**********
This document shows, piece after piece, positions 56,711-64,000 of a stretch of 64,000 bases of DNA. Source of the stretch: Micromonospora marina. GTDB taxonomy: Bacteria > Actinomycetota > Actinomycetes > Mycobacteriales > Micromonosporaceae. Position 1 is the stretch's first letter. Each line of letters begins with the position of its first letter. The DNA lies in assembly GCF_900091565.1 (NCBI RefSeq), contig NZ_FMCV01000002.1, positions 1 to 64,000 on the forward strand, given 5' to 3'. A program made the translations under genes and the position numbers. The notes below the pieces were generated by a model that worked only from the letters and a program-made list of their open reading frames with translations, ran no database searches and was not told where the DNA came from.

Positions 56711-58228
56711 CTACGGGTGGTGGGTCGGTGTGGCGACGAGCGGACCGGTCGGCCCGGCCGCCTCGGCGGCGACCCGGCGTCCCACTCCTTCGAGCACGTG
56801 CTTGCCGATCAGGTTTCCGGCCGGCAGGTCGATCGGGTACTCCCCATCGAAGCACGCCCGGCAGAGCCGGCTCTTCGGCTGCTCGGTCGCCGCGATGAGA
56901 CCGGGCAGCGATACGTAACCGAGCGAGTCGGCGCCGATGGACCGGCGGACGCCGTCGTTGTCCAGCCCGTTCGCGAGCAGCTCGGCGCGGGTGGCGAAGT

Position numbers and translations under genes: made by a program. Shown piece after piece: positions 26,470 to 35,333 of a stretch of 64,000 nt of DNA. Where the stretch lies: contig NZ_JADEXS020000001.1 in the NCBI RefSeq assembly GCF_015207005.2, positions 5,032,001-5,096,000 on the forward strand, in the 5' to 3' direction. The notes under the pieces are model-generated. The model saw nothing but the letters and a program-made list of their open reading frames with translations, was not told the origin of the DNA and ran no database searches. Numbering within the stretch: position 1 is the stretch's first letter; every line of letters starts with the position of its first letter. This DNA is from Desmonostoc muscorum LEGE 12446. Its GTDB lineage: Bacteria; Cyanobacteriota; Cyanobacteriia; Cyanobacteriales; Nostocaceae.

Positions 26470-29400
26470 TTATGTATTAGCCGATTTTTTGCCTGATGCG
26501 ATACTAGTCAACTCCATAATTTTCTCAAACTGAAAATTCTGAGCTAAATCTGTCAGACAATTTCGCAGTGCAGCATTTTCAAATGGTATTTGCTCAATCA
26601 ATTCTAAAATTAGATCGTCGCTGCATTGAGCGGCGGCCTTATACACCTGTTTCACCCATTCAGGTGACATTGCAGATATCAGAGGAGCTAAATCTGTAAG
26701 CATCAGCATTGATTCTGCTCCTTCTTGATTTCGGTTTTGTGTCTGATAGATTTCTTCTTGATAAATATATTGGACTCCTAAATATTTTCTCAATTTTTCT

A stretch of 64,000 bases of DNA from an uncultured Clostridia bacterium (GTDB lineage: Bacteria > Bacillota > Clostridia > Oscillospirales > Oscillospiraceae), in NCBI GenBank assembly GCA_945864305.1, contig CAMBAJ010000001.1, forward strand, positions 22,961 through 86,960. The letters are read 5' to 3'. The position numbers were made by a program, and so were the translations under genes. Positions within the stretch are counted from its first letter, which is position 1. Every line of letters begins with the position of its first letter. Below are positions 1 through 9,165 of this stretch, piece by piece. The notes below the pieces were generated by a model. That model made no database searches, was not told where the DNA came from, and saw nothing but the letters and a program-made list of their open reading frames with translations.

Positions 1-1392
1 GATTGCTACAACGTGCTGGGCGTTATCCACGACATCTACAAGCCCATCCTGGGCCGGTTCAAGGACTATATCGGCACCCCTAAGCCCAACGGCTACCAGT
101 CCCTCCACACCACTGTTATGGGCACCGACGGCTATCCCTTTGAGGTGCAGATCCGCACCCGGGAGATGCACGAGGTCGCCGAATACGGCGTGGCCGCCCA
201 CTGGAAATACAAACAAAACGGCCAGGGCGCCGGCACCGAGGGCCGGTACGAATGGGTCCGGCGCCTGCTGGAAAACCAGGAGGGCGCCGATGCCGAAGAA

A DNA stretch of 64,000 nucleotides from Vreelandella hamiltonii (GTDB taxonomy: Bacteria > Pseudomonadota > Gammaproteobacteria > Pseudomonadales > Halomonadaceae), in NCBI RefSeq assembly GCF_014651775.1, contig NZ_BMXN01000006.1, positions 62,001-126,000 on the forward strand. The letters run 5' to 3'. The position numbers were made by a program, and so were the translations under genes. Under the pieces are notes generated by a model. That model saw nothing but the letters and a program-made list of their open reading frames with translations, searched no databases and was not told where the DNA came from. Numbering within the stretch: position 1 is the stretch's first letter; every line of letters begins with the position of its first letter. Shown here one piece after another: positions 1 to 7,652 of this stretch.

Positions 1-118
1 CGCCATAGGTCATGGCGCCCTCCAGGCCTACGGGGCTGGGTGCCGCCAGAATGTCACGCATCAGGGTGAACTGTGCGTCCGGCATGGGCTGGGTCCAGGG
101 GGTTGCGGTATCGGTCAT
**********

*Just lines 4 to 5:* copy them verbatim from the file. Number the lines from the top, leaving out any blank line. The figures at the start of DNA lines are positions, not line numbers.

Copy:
56801 CTTGCCGATCAGGTTTCCGGCCGGCAGGTCGATCGGGTACTCCCCATCGAAGCACGCCCGGCAGAGCCGGCTCTTCGGCTGCTCGGTCGCCGCGATGAGA
56901 CCGGGCAGCGATACGTAACCGAGCGAGTCGGCGCCGATGGACCGGCGGACGCCGTCGTTGTCCAGCCCGTTCGCGAGCAGCTCGGCGCGGGTGGCGAAGT